My Exercise Program – April 2010 Edition

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Last month I shared my current diet program in the post What I Eat and What I Don’t Eat – March 2010 Edition. Now it is time to discuss the exercise part of the equation. Note that I don’t consider exercise to be an equal part to diet. The effects of exercise are far smaller than diet on health.

My current opinion is that body composition is 90% diet and 10% exercise. This means that if the exercise you chose to do increases your appetite to the point your diet starts to suffer then you are exercising too much or tooinefficiently. You are far better off spending extra time preparing healthy meals in the kitchen than jogging.

My Current Weekly Exercise Program

  • One 30 minute session of low-rep, higher intensity weight training.
  • A few walks around my city. Average walk this year is 4 miles, which is much lower than before.

My Top Gym Exercises

  • Pull-ups / Chin-ups (weighted)
  • Incline bench press
  • Dips (weighted)
  • Shoulder Press (standing)
  • Dumbbell rows
  • Push up
  • Low weight Squats/Dead Lifts (I’m injury prone, so no more heavy lifts)

That is it. I never break a sweat or get winded. I do absolutely no cardio. It is simply not necessary. I’m leaner now than I was as a freshman in high school.

There are lots of exercises that I like, that I just don’t do. They are ones primarily with varied tempos, like tennis or basketball. I also like activities that promote a wide variety of movement such as yoga, not so much for the physical aspect, but for the psychological benefits.

7 thoughts on “My Exercise Program – April 2010 Edition

  1. dhammy

    I like it. Once a week weight lifting should be plenty if you’re satisfied with your strength level and are into maintenance/minimalism.

  2. I love lifting weights and would prefer to do it 3x a week, but what I’ve learned and discovered is that after 16 years of lifting most of my gains are probably behind me. I’d love to get in a time machine and go back and start lifting at age 16 instead of 24.

    Additional weekly workouts increase my risk of injury. I’ve already been sidelined twice this year. Both happened on the 2nd workout for that week and each caused me to take a full week off. That is a mystery I still haven’t figured out.

  3. dhammy

    Managing your workouts to minimize injury is very prudent and shows your experience. Trial and error has shown me that squats don’t really work for me (or I’m doing something terribly wrong). Every time I do them my knees get very sore. Going minimal is probably better than going harder and spending weeks/months at a time on the sidelines with injuries.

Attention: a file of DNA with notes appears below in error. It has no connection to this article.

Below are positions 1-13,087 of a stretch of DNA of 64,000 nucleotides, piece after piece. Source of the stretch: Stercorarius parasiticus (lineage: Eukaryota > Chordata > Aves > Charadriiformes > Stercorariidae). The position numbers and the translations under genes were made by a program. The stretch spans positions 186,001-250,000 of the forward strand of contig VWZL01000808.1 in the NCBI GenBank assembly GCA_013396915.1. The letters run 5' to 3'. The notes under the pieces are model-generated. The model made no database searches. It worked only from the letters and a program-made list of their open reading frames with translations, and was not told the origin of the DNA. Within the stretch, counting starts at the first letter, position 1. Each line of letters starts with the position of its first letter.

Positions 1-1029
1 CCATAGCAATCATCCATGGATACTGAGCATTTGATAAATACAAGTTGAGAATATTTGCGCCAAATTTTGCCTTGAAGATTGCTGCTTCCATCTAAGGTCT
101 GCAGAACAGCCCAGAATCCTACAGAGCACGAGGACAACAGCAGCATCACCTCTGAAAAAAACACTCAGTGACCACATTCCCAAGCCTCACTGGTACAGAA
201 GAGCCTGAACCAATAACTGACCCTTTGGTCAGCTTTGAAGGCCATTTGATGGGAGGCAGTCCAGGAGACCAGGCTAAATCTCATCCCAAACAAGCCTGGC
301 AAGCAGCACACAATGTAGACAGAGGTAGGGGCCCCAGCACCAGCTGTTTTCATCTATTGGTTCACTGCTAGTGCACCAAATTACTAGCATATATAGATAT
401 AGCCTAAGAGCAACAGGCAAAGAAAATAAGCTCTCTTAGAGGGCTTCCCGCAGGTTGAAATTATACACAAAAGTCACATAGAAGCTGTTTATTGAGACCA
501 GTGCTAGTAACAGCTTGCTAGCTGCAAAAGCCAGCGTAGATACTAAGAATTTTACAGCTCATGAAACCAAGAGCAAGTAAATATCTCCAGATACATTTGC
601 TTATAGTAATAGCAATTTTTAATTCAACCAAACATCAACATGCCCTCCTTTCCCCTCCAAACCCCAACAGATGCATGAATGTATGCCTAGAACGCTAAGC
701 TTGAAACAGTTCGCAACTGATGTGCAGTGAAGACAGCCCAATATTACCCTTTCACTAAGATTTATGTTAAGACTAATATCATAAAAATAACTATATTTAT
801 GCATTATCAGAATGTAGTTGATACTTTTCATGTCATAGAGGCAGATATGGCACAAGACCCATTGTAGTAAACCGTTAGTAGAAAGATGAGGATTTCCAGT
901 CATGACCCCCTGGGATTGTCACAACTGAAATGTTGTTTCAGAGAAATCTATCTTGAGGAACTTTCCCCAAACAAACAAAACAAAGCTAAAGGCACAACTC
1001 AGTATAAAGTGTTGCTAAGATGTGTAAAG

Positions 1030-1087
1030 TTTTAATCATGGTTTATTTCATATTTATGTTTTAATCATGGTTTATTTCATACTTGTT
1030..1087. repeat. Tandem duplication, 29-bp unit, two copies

4. thomas bondurant

    I think you are right about your workout frequency.

    I read years ago that Arnold Schwarznegger said that he is in chronic pain (behind closed doors) and attributed it to years of bodybuilding. This type of logic is often confirmed by NFL players whom feel the repercussions of playing years after quitting (more accurately being cut).

    Earlier, I mentioned that people expect weight-loss from “sweat-equity” they have built up because of the effort involved. They discount diet because you don’t have to “work” for it. However, most educated people now recognize that diet is more important. I would go with the proverbial 20/80 rule.

    I think it is best to think how your actions will allow you to age gracefully like Sandra Bullock or George Clooney. whatever works (a good movie btw).

  5. One thing I probably should have stressed in this post is that I am much more confident in my knowledge of nutrition than I am in fitness. What works for me in fitness may not work for others and what works for me today may not work tomorrow. Whereas a slice of Wonder Bread and a can of Mt. Dew is poison regardless of background.

    @Thomas – I did not know that about Arnold. I do know elite athletes put themselves through greater physical and psychological stress. Seeing your body fall prey to old age and injury has got to be doubly painful for them.

  6. DHammy

    I’m going to take a shot here and suggest that it would be wise to be much less confident in your knowledge of nutrition. The more I learn the more humbled I become. We all subscribed to the idiotic lipid hypothesis for decades and look how wrong we were. Most of the population still follows that ‘conventional wisdom’.

    Here’s what I know and I think you’ll agree to.
    1. Processed foods bad.
    2. Sugar BAD, including cane sugar, HFCS, etc.
    3. White flour, other highly refined carbs, bad.

    4. Now MAYBE we know the difference between good fats and bad fats now. I think I do. But how can we be certain?

    Beyond that who the hell knows? I am certainly not confident in how many fruits and vegetables should be in my diet. What are ‘appropriate’ omega-6:omega-3 ratios and does it even matter? I’m sure as hell not confident.

  7. Dhammy – Great comment. I think “nutritional confidence” deserves its own post. Too much for a comment.

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